This month being the 40th Anniversary of D&D, I've been feeling a bit nostalgic. I don't have any access to the older books, so I've been reading through a number of the retro-clones. One thing that struck a chord with me was that the early editions (I didn't come in until the tail end of 2E) gained XP primarily based on how many gold coins the group recovered.
I started a thread a few years ago regarding how to control the flow of treasure in a sandbox campaign in order to maintain some semblance of balance. Reading these retro-clones got me thinking as to whether or not gold-for-xp could be a way to keep things in check. So this is generally what I'm thinking:
1) Do away with any XP being awarded from creatures, traps, encounters, etc.
2) XP is only awarded when gold earned from an adventure (coins, gems, sold gear, etc) is turned into a "bank". 1 GP = 1 XP.
3) At the end of a session captured gear would be sold, valuable goods converted to gold, and non-gold converted to gold.
4) The gold would be evenly distributed amongst the players.
5) Each player would decide how much gold to convert into XP; the remaining gold could be used to upgrade gear, or stockpiled for future purchases.
6) If a player wanted to keep something instead of sell it, the value would be subtracted from the player's gold received from that session.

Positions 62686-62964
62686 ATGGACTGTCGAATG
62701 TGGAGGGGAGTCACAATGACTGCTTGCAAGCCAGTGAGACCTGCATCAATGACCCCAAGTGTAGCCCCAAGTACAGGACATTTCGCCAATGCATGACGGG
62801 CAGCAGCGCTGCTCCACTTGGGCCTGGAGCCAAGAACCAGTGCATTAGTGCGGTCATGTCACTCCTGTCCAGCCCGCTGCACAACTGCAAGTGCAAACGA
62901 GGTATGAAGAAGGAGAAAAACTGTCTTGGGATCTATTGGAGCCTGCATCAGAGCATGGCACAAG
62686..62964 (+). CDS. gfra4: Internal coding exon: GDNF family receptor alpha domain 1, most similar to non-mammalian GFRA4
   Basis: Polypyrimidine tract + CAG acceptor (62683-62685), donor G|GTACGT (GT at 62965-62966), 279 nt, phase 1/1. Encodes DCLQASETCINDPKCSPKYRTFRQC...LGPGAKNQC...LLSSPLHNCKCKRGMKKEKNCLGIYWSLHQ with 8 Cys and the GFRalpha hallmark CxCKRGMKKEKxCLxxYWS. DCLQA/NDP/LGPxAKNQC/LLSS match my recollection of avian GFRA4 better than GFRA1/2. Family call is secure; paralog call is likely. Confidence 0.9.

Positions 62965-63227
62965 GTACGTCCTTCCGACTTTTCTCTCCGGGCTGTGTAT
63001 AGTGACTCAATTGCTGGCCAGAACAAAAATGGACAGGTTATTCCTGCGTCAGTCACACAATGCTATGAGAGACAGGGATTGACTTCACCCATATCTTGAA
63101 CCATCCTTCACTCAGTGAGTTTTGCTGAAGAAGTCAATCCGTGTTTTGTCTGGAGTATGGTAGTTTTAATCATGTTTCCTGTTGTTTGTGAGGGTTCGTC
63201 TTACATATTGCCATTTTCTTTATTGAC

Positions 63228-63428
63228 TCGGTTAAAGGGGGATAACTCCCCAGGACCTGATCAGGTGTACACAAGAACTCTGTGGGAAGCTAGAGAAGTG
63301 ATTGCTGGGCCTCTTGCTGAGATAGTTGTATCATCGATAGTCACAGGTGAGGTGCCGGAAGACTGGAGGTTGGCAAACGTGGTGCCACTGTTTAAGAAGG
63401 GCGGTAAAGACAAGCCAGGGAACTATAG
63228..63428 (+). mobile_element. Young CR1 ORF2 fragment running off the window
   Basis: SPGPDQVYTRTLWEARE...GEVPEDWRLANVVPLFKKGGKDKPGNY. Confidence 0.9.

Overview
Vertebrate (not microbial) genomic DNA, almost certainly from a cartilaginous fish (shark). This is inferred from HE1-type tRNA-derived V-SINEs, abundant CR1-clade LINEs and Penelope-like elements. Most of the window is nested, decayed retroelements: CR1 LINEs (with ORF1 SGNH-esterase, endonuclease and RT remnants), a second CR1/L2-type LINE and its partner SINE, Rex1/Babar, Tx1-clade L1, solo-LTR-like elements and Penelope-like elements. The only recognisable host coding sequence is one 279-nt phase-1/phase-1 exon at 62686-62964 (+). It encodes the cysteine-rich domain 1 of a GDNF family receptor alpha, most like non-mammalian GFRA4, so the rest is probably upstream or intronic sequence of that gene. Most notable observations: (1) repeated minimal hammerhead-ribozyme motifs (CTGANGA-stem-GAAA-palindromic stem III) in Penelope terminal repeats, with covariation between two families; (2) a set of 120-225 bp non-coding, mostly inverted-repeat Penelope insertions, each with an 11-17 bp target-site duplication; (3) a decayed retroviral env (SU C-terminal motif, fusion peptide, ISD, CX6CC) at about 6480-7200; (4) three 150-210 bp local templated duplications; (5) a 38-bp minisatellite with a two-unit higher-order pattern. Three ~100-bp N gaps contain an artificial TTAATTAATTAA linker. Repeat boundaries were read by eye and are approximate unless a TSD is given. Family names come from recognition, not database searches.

7) If the value of the item was greater than the player's share, the player would have to compensate the other players from gold earned during earlier sessions.
8) If a characters die, their gear is buried with them. Another character may "purchase" the gear from the dead character, in which case, the gold is buried instead.
This style will certainly lead to a slower rate of advancement, especially when paired with the Slow XP Advancement rate, which for a sandbox game would be good, I think. As mentioned in the thread I linked above, this would be for a campaign that is player driven, gritty, and has the expectation that there would be a moderate amount of character (not player) turn over.
Just curious as to what others thought, and to see if there are elements or glaring holes that anyone else might see that I'm overlooking.